Prevalence of H. pylori infection correlates best socio-economic status rather than race. In the United States, probability of being infected is greater for older persons (>50 years = >50%), minorities (African Americans 40-50%) and immigrants from developing countries (Latino > 60%, Eastern Europeans > 50%). The infection is less common in more affluent Caucasians ( < 40 years = 20%).
The green square represents the total population in the United States of uninfected (normal) persons within which is a circle representing the 30% who are infected (HP+). Persons in the infected group develop duodenal ulcer at the rate of about 1% per annum so that approximately one third eventually have peptic ulcer disease. The smaller circles represent diseases associated with H. pylori. Nearly all persons with duodenal ulcer are infected. Conversely, it is very unlikely that persons without H. pylori will ever develop duodenal ulcer. Gastric ulcer is usually caused by H. pylori, but about 30% of gastric ulcers in the United States occur in persons without H. pylori and can be related to aspirin and other non steroidal anti-inflammatory drugs (NSAIDs). Most gastric adenocarcinomas and lymphomas occur in persons with current or past infection with H. pylori. In developing countries the ulcer groups are smaller and the gastric cancer group may be larger. For example, in northern Brazil, gastric cancer is the most common malignancy in men.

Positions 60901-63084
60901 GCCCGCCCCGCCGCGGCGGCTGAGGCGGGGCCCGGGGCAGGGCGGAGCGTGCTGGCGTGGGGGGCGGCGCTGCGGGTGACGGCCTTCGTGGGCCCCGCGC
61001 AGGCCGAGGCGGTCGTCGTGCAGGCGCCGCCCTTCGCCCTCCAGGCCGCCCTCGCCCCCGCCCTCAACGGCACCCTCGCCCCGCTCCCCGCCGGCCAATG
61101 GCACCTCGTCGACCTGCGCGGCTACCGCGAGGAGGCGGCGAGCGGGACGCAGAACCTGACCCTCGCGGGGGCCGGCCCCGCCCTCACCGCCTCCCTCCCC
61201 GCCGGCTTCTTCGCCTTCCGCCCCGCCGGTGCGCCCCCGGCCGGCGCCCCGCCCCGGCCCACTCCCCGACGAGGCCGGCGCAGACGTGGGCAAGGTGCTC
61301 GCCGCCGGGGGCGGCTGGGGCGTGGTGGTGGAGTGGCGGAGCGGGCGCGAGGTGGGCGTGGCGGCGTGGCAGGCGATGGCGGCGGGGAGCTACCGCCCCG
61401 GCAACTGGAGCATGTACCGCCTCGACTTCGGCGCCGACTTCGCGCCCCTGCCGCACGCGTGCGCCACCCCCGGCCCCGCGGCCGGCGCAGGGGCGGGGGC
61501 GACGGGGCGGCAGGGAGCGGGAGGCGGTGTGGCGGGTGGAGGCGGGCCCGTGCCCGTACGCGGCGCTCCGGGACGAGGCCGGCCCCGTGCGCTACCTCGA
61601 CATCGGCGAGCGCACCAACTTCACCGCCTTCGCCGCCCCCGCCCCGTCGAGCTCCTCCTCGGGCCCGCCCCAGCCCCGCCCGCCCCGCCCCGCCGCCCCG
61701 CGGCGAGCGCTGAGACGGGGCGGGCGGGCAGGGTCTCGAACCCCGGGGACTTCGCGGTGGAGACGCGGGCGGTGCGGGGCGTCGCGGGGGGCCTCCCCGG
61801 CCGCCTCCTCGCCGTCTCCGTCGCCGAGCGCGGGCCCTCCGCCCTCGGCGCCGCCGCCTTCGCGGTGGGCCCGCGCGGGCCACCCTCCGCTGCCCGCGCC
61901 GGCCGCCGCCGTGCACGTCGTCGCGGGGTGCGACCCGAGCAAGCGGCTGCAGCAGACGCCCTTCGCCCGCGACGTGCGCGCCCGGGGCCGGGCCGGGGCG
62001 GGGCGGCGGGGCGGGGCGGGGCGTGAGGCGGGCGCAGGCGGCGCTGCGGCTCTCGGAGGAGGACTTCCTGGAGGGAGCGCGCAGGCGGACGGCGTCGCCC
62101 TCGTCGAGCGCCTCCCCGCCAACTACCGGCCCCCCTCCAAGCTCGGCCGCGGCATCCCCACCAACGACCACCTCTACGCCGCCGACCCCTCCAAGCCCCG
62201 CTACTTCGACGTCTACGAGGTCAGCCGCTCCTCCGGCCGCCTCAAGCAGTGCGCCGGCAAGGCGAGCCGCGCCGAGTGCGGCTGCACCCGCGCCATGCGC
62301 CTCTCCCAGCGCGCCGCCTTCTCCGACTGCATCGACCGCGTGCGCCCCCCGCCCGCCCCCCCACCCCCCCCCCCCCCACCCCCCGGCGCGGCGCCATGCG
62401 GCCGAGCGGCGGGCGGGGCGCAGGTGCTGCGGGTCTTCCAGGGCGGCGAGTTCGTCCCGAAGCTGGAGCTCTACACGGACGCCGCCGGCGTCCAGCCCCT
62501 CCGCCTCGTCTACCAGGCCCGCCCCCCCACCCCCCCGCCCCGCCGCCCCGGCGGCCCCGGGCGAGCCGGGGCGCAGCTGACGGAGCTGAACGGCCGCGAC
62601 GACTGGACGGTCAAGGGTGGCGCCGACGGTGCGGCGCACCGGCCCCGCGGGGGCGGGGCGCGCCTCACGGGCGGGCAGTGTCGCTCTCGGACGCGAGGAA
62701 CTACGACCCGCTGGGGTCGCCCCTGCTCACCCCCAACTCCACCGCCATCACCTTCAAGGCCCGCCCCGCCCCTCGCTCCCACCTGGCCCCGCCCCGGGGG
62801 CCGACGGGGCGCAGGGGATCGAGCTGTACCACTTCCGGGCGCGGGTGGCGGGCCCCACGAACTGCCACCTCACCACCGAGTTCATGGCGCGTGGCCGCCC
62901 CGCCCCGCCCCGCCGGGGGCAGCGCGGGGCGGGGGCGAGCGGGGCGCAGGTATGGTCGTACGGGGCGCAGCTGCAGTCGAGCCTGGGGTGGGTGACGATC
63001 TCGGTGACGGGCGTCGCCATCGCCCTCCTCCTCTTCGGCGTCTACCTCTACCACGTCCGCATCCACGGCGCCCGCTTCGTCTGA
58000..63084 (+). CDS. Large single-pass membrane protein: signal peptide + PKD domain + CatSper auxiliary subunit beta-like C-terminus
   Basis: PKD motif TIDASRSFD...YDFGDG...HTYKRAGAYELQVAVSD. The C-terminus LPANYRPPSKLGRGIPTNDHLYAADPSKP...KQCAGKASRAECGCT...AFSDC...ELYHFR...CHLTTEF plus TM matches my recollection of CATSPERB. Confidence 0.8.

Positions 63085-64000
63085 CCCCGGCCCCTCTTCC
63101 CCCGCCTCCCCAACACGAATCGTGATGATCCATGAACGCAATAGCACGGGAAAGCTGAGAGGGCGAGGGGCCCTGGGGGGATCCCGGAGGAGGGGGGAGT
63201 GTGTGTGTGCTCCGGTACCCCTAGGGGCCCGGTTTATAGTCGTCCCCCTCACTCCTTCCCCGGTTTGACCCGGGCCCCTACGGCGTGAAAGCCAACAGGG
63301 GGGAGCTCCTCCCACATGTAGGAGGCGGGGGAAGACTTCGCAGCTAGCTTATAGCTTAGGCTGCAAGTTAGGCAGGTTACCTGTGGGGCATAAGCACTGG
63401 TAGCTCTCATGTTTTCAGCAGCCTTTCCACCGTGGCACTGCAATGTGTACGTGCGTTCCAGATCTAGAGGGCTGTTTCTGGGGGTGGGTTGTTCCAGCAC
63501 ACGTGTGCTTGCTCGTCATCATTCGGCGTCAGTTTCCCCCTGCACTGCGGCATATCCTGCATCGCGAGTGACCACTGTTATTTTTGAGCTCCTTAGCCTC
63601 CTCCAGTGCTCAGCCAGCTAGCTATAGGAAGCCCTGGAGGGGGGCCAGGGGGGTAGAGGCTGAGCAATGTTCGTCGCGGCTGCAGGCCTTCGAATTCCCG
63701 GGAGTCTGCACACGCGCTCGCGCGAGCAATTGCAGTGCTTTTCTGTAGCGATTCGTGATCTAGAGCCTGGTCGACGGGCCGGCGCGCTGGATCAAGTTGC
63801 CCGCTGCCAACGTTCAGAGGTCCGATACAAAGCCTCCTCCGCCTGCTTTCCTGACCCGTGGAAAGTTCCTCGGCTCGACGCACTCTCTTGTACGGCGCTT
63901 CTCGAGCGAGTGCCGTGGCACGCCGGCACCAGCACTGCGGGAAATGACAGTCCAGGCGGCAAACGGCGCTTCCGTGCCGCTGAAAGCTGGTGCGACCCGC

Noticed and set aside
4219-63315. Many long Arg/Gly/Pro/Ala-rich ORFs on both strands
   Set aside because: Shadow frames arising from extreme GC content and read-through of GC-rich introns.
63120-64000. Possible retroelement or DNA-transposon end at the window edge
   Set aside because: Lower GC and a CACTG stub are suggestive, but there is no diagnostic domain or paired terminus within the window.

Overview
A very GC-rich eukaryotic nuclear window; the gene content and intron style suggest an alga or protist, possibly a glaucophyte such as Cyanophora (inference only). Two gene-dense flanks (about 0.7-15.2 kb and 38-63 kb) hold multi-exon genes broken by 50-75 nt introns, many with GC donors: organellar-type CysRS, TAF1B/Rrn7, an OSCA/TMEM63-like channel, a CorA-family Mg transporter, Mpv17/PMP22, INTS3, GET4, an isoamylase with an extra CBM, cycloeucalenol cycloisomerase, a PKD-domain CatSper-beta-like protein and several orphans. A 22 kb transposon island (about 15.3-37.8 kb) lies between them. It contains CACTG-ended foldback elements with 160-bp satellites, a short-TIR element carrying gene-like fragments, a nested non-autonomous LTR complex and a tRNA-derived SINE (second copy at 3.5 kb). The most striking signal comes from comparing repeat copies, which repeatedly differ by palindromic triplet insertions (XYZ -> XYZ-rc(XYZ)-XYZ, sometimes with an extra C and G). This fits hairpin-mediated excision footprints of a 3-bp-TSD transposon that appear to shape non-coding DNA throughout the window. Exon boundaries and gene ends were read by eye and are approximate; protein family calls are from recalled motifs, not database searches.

In general, the following statements can be made to summarize prevalence of H. pylori in Western countries:
H. pylori affects about 20% of persons below the age of 40 years, and 50% of those above the age of 60 years.
H. pylori is uncommon in young children.
Low socio-economic status predicts H. pylori infection.
Immigration is responsible for isolated areas of high prevalence in some Western countries.
Studies of sera from epidemiologists and Californians show that a 50% decline in the prevalence of H. pylori has occurred in the United States since 1968.
In developing countries most adults are infected. Acquisition occurs in about 10% of children per annum between the ages of 2 and 8 years so that most are infected by their teens. It is evident from careful surveys that the majority of persons in the world are infected with H. pylori.
H. pylori can be cultured from the stools in most infected persons (using special techniques). This is evidence that spread by fecal oral contact with infected persons is likely. In addition, polymerase chain reaction (PCR) can detect H. pylori in dental plaque from 30% of persons with the gastric infection. This may be a less common source of transmission.